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Evidence-Based Complementary and Alternative Medicine
Volume 2018 (2018), Article ID 7891748, 8 pages
https://doi.org/10.1155/2018/7891748
Research Article

Screening of Three Echinoderm Species as New Opportunity for Drug Discovery: Their Bioactivities and Antimicrobial Properties

1Dipartimento di Scienze e Tecnologie Biologiche ed Ambientali, Università del Salento, Via Prov.le Lecce-Monteroni, Lecce, Italy
2Istituto per l’Ambiente Marino Costiero, U.O.S. di Taranto, CNR, Via Roma 3, Taranto, Italy
3Istituto di Scienze delle Produzioni Alimentari, U.O.S. di Lecce, Via Prov.le Lecce-Monteroni, Lecce, Italy

Correspondence should be addressed to Loredana Stabili; ti.rnc.cmai@ilibats.anaderol

Received 20 September 2017; Accepted 21 January 2018; Published 1 March 2018

Academic Editor: Jae Youl Cho

Copyright © 2018 Loredana Stabili et al. This is an open access article distributed under the Creative Commons Attribution License, which permits unrestricted use, distribution, and reproduction in any medium, provided the original work is properly cited.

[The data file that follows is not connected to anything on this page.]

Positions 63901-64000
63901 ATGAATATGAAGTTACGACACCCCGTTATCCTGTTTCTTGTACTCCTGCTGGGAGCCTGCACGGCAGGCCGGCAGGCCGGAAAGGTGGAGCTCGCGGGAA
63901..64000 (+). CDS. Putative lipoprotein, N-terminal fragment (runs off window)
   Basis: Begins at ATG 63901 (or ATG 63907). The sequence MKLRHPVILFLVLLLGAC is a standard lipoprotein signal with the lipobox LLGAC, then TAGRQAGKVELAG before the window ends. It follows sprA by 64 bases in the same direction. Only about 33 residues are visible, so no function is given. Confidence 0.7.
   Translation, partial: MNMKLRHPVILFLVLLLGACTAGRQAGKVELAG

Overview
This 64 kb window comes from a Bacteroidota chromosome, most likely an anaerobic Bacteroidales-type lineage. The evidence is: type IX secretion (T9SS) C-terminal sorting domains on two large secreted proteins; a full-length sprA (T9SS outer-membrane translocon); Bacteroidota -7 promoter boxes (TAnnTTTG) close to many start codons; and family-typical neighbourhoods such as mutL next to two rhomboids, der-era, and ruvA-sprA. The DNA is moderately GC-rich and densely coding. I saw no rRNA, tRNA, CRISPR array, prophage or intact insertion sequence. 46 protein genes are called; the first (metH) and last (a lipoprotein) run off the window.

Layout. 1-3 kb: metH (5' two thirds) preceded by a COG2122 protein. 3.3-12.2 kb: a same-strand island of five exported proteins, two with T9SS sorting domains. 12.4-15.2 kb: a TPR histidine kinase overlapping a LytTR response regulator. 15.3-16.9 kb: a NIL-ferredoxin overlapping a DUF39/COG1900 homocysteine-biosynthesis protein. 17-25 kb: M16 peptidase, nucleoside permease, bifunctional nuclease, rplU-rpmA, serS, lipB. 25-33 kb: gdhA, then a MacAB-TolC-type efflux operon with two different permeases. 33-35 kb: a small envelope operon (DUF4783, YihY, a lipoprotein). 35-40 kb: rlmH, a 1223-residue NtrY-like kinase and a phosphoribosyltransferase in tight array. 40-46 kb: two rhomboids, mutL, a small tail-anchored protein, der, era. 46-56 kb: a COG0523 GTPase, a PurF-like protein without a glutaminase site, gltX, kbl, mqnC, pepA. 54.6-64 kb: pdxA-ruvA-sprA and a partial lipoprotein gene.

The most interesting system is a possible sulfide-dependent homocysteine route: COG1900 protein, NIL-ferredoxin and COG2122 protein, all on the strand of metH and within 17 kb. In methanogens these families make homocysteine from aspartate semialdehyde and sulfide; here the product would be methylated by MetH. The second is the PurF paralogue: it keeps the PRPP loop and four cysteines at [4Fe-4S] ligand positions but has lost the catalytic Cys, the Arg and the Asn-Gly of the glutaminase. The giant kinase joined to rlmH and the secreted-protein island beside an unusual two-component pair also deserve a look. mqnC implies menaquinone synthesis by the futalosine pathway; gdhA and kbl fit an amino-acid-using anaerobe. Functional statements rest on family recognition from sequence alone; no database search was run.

Abstract

Echinoderms are a renewable resource with an economic value due to their increasing demand as food and/or source of bioactive molecules exerting antitumor, antiviral, anticoagulant, antioxidant, and antimicrobial activities. In this framework, the present study is aimed at investigating the antibacterial, antioxidant, and hemolytic activities in the three Echinoderm species Echinaster sepositus, Arbacia lixula, and Sphaerechinus granularis. The sea star E. sepositus showed lysozyme-like activity (mean diameter of lysis of  mm), an antimicrobial activity against the human emerging pathogens Staphylococcus aureus, Pseudomonas aeruginosa, and Candida famata, and a strong lytic activity (%) towards the human red blood cells. Furthermore A. lixula and E. sepositus had the highest antioxidant activity ( and  nmolTE/mL, resp.). From toxicological assays, it was shown that E. sepositus was not toxic towards HeLa cells and Vibrio fischeri, encouraging the exploitation of this species in the pharmaceutical field. Therefore, our findings have implications due to the ongoing explosion of antibiotic-resistant infections because of the new opportunistic pathogens and the need to discover antibacterial agents with new modes of action. Also the recorded antioxidant activity taking into account the need to find natural antioxidants useful for human health is intriguing.